Devin King | Reporter
Friday, Dec. 25; 11 a.m.
Based on the 1952 novel “The Price of Salt,” “Carol” tells the story of the relationship between Carol Aird (Cate Blanchett), a soon-to-be divorced housewife, and her young, female love interest Therese Belivet (Rooney Mara). Set in the backdrop of Manhattan in the early 1950s, the story depicts the problems of what a lesbian relationship may have encountered during this time.
Carol and Therese are both separated by their age gap and their respective social situations, but the potent narrative does an excellent job developing their very relatable romance. Blanchett and Mara both deserve credit for this since their chemistry made the main focus of the plot work so well. Watching the two women’s forbidden love made me feel like a kid enjoying a delicious cookie he stole from the cookie jar.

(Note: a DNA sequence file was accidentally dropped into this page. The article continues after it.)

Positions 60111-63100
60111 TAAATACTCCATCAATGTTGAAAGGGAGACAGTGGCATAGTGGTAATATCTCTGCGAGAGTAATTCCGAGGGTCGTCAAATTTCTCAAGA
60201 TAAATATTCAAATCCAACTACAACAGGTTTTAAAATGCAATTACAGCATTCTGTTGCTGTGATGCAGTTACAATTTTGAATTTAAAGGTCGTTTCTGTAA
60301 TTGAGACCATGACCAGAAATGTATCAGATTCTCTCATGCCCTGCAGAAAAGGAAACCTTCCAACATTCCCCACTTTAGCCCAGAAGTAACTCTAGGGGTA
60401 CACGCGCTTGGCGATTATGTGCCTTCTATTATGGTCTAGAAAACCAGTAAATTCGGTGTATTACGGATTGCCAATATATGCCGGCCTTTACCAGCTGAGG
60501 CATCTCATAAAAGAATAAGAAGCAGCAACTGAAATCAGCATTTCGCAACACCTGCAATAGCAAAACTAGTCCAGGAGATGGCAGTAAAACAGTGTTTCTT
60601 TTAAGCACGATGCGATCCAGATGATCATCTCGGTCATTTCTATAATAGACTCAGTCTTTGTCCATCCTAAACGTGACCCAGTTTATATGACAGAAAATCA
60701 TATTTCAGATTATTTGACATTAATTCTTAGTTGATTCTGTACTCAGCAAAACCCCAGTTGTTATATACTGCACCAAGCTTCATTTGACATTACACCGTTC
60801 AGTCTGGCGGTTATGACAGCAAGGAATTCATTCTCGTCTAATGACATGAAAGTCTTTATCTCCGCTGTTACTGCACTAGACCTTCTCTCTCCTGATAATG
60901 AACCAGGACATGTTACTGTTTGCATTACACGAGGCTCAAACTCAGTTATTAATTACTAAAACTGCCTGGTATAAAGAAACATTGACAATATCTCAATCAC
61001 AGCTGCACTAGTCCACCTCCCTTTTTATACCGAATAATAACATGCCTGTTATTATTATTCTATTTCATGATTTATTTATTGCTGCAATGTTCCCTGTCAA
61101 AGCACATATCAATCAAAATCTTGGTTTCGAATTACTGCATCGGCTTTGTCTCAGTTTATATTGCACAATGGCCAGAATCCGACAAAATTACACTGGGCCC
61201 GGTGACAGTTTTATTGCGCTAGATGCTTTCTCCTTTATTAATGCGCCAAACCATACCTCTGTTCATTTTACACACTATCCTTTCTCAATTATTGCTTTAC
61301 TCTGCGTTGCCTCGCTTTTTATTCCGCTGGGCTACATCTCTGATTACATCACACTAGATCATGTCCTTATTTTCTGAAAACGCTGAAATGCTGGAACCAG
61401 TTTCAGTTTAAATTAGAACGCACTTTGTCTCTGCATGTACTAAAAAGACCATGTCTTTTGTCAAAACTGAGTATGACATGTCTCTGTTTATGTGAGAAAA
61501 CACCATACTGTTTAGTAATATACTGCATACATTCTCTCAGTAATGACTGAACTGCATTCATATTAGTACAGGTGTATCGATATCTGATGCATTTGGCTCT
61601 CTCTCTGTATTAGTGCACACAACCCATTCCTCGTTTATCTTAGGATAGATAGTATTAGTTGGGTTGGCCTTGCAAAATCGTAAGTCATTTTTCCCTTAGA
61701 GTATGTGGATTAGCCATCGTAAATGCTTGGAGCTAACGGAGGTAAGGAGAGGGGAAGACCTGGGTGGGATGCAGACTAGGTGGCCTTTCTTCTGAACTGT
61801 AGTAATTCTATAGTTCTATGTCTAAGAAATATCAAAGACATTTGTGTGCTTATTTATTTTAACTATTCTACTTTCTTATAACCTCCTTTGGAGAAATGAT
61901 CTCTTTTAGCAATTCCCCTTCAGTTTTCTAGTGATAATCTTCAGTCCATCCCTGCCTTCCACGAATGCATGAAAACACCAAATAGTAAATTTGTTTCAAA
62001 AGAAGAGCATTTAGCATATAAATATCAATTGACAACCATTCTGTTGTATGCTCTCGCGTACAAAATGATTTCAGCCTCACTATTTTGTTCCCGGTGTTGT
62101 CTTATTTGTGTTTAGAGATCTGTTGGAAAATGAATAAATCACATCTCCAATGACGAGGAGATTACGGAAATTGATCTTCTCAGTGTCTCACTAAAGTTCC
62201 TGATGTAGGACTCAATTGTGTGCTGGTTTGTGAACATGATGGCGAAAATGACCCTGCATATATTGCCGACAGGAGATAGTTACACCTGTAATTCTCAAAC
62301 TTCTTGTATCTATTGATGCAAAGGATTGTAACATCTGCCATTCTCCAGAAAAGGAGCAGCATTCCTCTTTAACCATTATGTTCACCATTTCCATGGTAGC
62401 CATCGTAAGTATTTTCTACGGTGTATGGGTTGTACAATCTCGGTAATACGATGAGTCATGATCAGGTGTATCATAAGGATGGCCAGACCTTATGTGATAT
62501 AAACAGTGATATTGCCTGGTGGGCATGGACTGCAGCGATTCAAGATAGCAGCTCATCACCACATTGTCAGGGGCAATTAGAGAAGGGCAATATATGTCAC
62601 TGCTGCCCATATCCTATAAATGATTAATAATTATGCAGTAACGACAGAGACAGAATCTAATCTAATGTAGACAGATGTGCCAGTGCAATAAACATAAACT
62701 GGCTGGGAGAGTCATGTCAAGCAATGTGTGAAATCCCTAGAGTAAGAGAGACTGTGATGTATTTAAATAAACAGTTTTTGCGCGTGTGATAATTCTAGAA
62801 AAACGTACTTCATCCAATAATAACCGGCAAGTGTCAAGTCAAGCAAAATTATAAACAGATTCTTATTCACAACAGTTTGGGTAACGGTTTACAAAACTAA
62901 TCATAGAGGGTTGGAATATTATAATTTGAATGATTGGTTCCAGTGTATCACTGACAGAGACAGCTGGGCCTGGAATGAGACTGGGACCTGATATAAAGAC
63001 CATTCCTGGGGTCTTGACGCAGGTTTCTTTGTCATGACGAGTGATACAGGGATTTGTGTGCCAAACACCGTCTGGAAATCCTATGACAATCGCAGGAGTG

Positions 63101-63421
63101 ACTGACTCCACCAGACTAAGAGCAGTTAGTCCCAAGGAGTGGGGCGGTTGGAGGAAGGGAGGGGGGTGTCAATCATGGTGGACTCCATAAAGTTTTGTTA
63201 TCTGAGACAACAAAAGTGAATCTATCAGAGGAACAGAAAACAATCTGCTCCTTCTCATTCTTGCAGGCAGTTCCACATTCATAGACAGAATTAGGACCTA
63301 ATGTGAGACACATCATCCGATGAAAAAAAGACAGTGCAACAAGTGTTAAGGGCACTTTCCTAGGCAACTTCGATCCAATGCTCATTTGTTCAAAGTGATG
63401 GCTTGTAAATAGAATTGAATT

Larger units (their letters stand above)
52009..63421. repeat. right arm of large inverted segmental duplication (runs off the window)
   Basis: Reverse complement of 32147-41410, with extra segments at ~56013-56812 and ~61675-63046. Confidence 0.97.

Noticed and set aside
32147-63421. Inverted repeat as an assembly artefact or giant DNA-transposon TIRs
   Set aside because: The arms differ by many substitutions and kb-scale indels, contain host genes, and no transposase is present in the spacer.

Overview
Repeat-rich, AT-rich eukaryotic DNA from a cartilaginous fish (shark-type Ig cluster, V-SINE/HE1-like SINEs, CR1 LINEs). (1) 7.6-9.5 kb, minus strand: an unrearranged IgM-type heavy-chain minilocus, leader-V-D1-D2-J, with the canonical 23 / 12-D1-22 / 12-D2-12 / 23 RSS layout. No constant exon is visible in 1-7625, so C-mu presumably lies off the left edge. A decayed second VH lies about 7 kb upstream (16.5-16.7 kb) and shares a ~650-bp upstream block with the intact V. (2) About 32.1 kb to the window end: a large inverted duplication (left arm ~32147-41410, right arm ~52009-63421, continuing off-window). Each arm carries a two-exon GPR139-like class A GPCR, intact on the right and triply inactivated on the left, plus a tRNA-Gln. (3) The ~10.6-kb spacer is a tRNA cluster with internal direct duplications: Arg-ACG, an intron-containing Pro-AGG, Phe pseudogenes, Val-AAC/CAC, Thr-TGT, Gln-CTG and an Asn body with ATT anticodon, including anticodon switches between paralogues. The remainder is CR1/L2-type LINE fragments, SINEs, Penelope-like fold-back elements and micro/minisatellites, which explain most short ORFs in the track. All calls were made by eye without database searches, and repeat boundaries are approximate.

Mara plays the perfect innocent young woman and Blanchett is great as the experienced housewife. But they do even better together when they play off their differences in character. None of the acting is too over-the-top and hits the right subtlety for each scene.
The cinematography brings 1950’s Manhattan to life and the sound design is also impressive during the scenes set in the city. However, the most impressive part about the film’s aesthetic is how it adds to the narration, specifically how subtle uses of color in the visuals add some powerful symbolism. This was an excellent decision made since it takes advantage of the medium of film, rather than just being a straightforward adaptation.
“Carol” eloquently captures the human perception of love in an era in which the type of love was forbidden. Few films go above and beyond what they set out to do, and because of that, “Carol” is one of the strongest films of the year.